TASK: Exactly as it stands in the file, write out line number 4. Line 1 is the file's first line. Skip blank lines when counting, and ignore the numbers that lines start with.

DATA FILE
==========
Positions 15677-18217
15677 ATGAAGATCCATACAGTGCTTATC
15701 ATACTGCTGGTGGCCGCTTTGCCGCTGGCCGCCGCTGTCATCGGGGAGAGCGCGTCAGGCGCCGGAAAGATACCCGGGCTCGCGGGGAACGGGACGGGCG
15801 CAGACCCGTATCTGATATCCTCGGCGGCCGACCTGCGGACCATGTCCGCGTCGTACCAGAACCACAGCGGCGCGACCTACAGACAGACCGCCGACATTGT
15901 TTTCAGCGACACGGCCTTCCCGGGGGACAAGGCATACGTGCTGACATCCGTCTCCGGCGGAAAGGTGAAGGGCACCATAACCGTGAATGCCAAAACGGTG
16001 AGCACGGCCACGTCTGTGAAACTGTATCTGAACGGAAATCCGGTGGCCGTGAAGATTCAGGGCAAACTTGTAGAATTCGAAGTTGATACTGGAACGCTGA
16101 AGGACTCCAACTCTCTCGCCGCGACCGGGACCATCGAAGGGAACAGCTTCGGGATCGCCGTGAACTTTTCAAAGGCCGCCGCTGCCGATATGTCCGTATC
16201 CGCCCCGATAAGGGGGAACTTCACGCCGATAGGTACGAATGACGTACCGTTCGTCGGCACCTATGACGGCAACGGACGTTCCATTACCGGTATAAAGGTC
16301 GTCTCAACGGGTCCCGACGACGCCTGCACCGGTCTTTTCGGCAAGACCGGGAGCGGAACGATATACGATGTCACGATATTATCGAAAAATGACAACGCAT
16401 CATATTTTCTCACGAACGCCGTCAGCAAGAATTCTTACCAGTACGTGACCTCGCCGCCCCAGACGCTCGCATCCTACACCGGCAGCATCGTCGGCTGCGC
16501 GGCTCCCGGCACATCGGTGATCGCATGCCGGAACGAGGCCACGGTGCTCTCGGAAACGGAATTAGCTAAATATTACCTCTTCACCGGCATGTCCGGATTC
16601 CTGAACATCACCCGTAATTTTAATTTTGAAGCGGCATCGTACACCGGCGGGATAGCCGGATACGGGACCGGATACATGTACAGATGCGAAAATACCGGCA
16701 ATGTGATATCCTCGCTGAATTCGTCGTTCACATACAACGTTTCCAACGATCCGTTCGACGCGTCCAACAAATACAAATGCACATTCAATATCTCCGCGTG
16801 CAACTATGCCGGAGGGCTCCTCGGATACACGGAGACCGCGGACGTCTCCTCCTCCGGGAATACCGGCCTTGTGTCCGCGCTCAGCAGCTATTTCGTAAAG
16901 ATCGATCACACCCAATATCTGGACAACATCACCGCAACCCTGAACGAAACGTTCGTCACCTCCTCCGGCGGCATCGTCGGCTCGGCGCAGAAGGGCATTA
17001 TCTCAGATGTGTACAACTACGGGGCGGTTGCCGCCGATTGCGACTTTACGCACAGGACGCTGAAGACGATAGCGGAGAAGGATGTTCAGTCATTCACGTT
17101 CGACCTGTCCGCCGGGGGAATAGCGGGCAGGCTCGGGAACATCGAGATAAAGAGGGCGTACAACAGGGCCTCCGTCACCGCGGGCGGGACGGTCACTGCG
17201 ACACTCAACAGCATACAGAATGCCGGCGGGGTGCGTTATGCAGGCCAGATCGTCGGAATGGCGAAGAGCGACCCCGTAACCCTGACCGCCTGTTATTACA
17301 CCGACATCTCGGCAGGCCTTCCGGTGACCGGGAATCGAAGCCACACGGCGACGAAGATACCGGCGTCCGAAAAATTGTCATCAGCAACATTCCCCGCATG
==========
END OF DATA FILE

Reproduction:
15801 CAGACCCGTATCTGATATCCTCGGCGGCCGACCTGCGGACCATGTCCGCGTCGTACCAGAACCACAGCGGCGCGACCTACAGACAGACCGCCGACATTGT